Time travel. That’s why you watch a classic film on the big screen. At home you’d be surrounded by nagging technology and reminders of our troubled times, but in the dark of the screen you can transport yourself back to when the film was originally released.
Vue’s 4K season sees six of the most influential films of the pre-internet age restored to pin-sharp 4K and shown at their original size and splendour. With modern digital sound and projection, you’ll actually be having a better experience than those first-time audiences. But you’ll share their wonder at era-defining scenes and jaw-dropping shots.
Here’s what made these six films so hugely influential:
Heat (25th June)
The big news around Michael Mann’s 1995 heist thriller was Al Pacino and Robert DeNiro. Despite being in the Godfather films these giants of cinema had never shared a scene, until the tense face-off where Pacino’s detective corners De Niro’s mobster in a café. But in terms of influence, it was Heat’s violence that changed everything.
The scene that made it a classic: The opening bank robbery which spirals into all-out war on the streets of downtown LA. There’d never been so much criminal firepower on screen. Without this, no Batman: The Dark Knight, no Fast & Furious, no Grand Theft Auto V.
Get times and tickets here.
The Graduate (30th July)
Director Mike Nichols turned a self-indulgent teen angst novel into a celebration of a whole new kind of youth, plucking Dustin Hoffman from obscurity to portray the dreamy, nerdy Ben Braddock seduced by his mum’s friend Mrs Robinson.
The scene that made it a classic: "Mrs Robinson, are you trying to seduce me?" is the best known line – but actually the key shot is Ben Braddock sitting alone at the bottom of the swimming pool, lost in ennui as Simon And Garfunkel’s ‘Sounds Of Silence’ plays on the soundtrack. It’s been copied so many times, it’s easy to forget how bold it was in 1967.
Robocop - the director’s cut (27th August)
Today we’re used to blockbusters with a punky, anti-authoritarian spirit. Look at Kick Ass, Deadpool, or this month’s brilliant Baby Driver. That aesthetic grew out of underground comics and video, but only emerged in cinema with crazed dutch director Paul Verhoeven’s gory, satirical, 1987 tale of a slain cop reborn as a cyborg to clean up Detroit. One of the funniest, coolest action films ever.
The scene that made it a classic: The one in Omnicorp’s boardroom, where a demonstration of prototype law-bot ED-209 goes horribly wrong. “You have 20 seconds to comply,” was sampled on endless rave and jungle tracks and is even more chilling today’s world of drones and AI.
Close Encounters of the Third Kind (24th September)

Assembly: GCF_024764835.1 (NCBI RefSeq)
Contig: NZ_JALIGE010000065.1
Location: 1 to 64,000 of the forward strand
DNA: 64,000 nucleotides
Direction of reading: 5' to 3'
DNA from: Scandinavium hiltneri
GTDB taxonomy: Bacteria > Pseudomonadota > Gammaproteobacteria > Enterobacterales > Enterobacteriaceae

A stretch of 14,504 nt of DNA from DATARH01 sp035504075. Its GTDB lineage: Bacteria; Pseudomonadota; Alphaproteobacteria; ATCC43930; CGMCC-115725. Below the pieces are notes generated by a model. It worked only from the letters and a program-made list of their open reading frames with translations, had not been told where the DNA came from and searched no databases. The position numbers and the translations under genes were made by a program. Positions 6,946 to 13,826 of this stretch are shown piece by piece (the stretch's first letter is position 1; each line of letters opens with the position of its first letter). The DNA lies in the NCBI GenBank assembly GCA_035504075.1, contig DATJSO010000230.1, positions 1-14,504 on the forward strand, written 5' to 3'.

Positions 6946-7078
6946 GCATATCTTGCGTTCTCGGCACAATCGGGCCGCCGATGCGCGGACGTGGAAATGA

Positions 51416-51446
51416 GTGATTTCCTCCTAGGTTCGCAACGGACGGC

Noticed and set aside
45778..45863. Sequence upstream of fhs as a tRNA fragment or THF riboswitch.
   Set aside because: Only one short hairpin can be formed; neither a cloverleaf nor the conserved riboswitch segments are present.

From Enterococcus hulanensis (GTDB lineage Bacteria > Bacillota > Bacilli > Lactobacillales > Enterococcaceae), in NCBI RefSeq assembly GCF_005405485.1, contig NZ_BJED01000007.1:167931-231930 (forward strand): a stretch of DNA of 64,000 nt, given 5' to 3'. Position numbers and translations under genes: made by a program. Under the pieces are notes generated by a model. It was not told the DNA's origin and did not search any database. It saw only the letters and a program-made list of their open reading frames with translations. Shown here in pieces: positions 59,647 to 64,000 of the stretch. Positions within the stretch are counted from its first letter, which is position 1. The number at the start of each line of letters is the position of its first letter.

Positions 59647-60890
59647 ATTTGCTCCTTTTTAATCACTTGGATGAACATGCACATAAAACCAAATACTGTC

Those who grew up with Steven Spielberg’s early films were lucky: he spent the first part of his career exploring things that kids love, and in 1977 that meant UFOs. Exploring the same themes as his later ET, this has a very 70s feel – all paranoia, pickup trucks and broken families – until the aliens arrive. Minds were blown by special effects that had never been seen before.
The scene that made it a classic: In rural Indiana a three year-old boy is woken when his toys start playing by themselves. Coloured lights lure him outside and he disappears, abducted by aliens. It’s weird, scary and told from a child’s viewpoint. A new idea then, now seen everywhere from Pixar films to Stranger Things.
The Breakfast Club (29th October)
If Spielberg was one reason it was great to grow up in the 80s, John Hughes was the other. The way teenagers are in his films – smart, angsty, hip, rebellious, ultimately kind – was how awkward Brits wanted to be, and still do. Sixteen Candles, Ferris Bueller and Pretty In Pink are all great, but this 1985 coming-of-age drama set in a high school detention is the classic. It’s also the most 1980s thing that ever existed.
The scene that made it a classic: Molly Ringwald kisses Judd Nelson on the school steps, Simple Minds swells on the soundtrack, fist bump, freeze frame. Your teens in a nutshell.
Taxi Driver (26th November)
Taxi Driver was first shown at the 1976 Cannes film festival to loud boos and walkouts. Coming just a year after a bomb had been found at the Palais des Festivals, its unprecedentedly violent ending was too much. Themes of political violence, child prostitution, racism and obsession didn’t help. Since we don’t exactly live in untroubled times it might not be the most relaxing classic to go and see - but for the sheer bravado of Martin Scorsese’s direction it’s completely unmissable.
The scene that made it a classic: Troubled taxi driver Travis Bickle is practising the line he’ll use before shooting the next person who messes with him: “You talkin’ to me? You talkin’ to me?” Chilling in more ways than one.